Tuesday, November 17, 2015

New Fave Emerges For SOS Post, McCleskey's Legal Woes Hit Campaign Trail And More Thoughts On The Paris Massacre  

Amy Bailey
Republican Alligators say a favorite is emerging to win appointment as Secretary of State by Gov. Martinez. They say Amy Bailey, former ABQ City Clerk under ABQ GOP Mayor Berry and now the general counsel for the Secretary of State's office, has been lobbying hard for the job and that the Governor seems to be leaning her way.

The office has been vacant since last month's resignation of GOP Secretary of State Dianna Duran who was charged with campaign finance irregularities. She has entered a plea bargain and awaits sentencing.

If Bailey does get the appointment in the days ahead she will immediately have to hit the campaign trail if she is going to keep it. The position will be on the ballot next November. The winner will fill the unexpired portion of Duran's term which runs through 2018.

Bailey, a UNM School of Law grad, would be unlikely to draw a GOP primary challenger but Dem Bernalillo County Clerk Maggie Toulouse Oliver, who lost to Duran  in 2014, is again the probable Dem nominee and has been running hard for months.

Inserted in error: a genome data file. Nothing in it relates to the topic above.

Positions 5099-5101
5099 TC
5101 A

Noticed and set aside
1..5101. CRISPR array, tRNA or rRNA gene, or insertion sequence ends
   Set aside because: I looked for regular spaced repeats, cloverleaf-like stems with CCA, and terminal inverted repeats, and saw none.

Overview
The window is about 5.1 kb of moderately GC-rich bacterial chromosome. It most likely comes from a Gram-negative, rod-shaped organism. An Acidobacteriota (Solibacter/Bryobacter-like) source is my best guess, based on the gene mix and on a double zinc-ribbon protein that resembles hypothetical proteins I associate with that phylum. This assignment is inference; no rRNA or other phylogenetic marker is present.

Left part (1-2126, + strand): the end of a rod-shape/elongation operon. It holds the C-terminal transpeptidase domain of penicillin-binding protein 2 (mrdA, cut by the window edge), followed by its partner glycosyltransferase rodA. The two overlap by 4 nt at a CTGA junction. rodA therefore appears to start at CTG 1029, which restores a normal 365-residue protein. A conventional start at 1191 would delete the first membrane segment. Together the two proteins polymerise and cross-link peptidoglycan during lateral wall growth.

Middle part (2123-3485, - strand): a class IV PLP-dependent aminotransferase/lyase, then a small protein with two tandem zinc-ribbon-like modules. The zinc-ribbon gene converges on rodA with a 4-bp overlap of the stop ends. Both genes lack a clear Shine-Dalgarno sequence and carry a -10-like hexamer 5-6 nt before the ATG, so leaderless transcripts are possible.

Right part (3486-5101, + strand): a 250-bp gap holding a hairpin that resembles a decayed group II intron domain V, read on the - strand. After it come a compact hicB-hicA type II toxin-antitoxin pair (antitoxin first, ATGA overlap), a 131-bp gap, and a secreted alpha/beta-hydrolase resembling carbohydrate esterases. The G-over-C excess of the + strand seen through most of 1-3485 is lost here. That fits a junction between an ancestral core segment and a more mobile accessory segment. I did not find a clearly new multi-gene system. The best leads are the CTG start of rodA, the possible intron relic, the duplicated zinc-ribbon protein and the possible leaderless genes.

Another name floating for the appointment is that of former ABQ GOP State Rep. Janice Arnold-Jones but insider R's are not seeing it, pointing out that Arnold-Jones has been a long-standing rival of the Guv's political machine and that is weighing against her.


The legal woes of Gov. Martinez top political adviser Jay McCleskey have hit the campaign trail. Liz Thomson, seeking the Dem nod for the ABQ NE Heights state House seat held by Republican Rep. Conrad James, fired off this campaign missive:

While my Republican opponent raises big out-of-state money to give to the likes of Jay McCleskey to run negative ads against me, (if you've seen the news lately, you know the problem with that) I am proud to have the support of everyday New Mexicans like you. With your continued support, I know we can take back this seat and, along with it, the House.

Rep. James has been a client of McCleskey's. Will he and other GOP politicos up for re-election next year back off from their association with McCleskey because of the federal criminal investigation of him?


Meanwhile, the McCleskey R's pushed back against state Dems, saying the "ghost firms" or fictitious business names set up by McCleskey and reported on by the Santa Fe New Mexican, are completely legal. The Dem Party issued a news release following the report calling them illegal.

Veteran journalist Peter St. Cyr, recognized for his work on open government issues, says the fictitious business names are not illegal but the activity of those used by McCleskey raises important questions, including how they may block the ability of journalists and the public to follow the trail of campaign money, whether there is illegal coordination between PACS and campaigns and whether publicly financed campaigns are exceeding their spending limits.